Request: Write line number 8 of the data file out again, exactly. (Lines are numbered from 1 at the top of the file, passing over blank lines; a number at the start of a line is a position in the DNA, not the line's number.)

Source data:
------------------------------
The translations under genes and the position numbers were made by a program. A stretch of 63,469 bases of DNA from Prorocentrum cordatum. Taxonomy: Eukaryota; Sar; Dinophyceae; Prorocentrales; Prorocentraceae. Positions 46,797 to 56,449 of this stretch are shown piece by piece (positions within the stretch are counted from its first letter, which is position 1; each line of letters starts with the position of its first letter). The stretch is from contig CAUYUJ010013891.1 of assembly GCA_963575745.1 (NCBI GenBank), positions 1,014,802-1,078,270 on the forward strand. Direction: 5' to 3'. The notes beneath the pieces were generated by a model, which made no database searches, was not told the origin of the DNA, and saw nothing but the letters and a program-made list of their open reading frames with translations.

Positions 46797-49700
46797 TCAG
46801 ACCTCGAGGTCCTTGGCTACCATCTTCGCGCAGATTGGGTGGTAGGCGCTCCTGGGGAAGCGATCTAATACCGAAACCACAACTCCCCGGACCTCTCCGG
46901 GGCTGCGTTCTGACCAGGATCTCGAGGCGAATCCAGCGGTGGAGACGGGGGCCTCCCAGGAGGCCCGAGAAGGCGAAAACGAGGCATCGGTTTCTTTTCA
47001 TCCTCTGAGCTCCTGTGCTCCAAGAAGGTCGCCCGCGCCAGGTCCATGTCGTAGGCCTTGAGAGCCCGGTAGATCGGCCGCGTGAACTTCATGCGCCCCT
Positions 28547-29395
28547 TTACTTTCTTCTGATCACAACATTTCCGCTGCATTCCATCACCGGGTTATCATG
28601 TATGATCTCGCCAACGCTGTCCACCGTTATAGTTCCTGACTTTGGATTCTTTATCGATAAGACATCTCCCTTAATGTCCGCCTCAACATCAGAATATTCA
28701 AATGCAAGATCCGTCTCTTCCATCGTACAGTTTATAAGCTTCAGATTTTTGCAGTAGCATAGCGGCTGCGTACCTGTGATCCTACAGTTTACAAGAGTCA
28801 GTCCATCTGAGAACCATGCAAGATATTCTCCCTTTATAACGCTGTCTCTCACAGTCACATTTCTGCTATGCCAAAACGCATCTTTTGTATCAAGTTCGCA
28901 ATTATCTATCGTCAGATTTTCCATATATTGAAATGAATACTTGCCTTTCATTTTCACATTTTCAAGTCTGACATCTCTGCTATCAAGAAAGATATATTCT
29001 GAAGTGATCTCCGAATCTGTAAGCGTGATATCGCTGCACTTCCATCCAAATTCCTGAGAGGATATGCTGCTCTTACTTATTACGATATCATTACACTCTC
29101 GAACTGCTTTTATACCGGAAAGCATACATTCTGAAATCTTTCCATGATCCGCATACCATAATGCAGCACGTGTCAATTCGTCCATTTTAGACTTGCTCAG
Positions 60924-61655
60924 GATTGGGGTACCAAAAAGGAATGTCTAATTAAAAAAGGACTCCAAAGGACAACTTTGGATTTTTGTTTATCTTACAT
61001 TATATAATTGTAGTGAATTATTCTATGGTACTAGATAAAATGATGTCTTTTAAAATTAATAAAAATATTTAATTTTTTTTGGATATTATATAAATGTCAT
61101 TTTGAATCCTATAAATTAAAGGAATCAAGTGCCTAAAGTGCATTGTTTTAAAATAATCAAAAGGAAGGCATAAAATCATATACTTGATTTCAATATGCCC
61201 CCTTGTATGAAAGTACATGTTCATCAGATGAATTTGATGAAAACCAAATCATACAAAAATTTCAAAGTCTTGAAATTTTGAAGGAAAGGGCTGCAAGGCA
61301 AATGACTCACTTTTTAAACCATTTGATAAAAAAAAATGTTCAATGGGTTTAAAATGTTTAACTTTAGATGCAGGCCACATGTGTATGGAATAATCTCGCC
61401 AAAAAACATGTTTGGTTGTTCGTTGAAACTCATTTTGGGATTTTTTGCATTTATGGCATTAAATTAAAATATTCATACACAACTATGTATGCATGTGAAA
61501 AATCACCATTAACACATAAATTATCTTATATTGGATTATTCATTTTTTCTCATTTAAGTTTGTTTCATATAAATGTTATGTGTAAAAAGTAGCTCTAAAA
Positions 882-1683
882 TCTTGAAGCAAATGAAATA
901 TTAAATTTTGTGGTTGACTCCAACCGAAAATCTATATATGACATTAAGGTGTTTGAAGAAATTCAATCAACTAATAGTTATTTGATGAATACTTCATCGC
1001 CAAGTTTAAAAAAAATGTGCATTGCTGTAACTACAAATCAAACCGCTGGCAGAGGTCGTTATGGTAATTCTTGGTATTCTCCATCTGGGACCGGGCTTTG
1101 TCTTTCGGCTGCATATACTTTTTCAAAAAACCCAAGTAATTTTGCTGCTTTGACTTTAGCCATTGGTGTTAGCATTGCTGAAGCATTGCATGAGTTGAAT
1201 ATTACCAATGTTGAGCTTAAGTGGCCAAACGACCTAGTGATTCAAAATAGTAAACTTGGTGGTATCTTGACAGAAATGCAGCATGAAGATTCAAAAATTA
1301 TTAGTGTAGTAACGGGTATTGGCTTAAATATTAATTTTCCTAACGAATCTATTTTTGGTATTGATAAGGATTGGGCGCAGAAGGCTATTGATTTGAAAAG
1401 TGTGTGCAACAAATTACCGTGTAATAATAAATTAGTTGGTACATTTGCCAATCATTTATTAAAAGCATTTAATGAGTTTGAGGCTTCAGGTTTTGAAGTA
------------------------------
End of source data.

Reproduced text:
28547 TTACTTTCTTCTGATCACAACATTTCCGCTGCATTCCATCACCGGGTTATCATG